35 citations

Book
01 Jan 1983

22 citations

References
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Book
01 Jan 1965
TL;DR: Roderick Nash's classic study of changing attitudes toward wilderness during American history, as well as the origins of the environmental and conservation movements, has received wide acclaim since its initial publication in 1967 The Los Angeles Times listed it among the one hundred most influential books published in the last quarter century, Outside Magazine included it in a survey of "books that changed our world," and it has been called the "Book of Genesis for environmentalists" as discussed by the authors.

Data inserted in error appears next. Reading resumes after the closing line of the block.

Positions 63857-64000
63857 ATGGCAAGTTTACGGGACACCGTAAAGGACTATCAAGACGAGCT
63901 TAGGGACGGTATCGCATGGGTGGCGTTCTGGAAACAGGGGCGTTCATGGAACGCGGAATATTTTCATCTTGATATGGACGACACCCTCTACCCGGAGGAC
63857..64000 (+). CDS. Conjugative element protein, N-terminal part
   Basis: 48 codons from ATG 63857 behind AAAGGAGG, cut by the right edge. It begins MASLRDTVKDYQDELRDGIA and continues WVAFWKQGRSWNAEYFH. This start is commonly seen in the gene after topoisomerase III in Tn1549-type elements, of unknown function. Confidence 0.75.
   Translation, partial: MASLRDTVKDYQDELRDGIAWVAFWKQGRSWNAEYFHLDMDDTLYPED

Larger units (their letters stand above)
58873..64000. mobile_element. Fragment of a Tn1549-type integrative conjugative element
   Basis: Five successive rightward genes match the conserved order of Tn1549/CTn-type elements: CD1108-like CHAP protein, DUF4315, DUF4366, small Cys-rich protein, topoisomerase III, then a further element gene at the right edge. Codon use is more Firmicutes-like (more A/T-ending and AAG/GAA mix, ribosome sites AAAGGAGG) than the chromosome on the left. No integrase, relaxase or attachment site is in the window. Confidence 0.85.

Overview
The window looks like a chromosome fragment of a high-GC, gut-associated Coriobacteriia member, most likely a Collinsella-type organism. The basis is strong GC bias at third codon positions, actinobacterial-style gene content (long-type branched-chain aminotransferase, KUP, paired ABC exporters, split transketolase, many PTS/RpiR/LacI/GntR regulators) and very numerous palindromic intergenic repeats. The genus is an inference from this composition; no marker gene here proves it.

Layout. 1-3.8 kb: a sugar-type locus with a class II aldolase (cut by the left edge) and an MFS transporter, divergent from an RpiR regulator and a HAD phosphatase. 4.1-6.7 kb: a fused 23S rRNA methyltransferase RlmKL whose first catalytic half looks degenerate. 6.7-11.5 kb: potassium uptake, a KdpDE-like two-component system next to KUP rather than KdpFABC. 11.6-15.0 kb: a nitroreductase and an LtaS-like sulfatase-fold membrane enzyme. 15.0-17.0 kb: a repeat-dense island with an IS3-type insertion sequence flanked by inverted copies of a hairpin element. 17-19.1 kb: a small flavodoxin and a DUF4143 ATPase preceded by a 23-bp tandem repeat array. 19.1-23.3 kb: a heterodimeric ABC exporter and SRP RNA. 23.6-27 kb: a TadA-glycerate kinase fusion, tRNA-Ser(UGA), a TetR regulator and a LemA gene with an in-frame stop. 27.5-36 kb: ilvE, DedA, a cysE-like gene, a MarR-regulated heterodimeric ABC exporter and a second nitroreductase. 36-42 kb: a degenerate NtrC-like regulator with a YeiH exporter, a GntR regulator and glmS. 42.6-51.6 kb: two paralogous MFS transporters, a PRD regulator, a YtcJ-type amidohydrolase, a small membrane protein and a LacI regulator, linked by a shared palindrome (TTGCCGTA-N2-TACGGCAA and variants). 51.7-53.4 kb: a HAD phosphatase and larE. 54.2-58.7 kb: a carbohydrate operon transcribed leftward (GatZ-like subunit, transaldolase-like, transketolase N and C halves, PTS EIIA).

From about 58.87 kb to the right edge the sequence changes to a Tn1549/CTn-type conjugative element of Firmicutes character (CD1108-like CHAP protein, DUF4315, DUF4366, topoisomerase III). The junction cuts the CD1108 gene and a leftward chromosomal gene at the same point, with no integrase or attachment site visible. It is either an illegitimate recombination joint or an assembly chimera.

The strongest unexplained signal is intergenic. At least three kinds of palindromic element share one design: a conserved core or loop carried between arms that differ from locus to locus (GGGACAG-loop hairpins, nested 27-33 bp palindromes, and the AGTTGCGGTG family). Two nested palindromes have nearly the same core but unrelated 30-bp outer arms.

Abstract: Roderick Nash's classic study of changing attitudes toward wilderness during American history, as well as the origins of the environmental and conservation movements, has received wide acclaim since its initial publication in 1967 The Los Angeles Times listed it among the one hundred most influential books published in the last quarter century, Outside Magazine included it in a survey of "books that changed our world," and it has been called the "Book of Genesis for environmentalists" For the fifth edition, Nash has written a new preface and epilogue that brings Wilderness and the American Mind into dialogue with contemporary debates about wilderness Char Miller's foreword provides a twenty-first-century perspective on how the environmental movement has changed, including the ways in which contemporary scholars are reimagining the dynamic relationship between the natural world and the built environment

1,704 citations

Journal ArticleDOI

358 citations

Journal ArticleDOI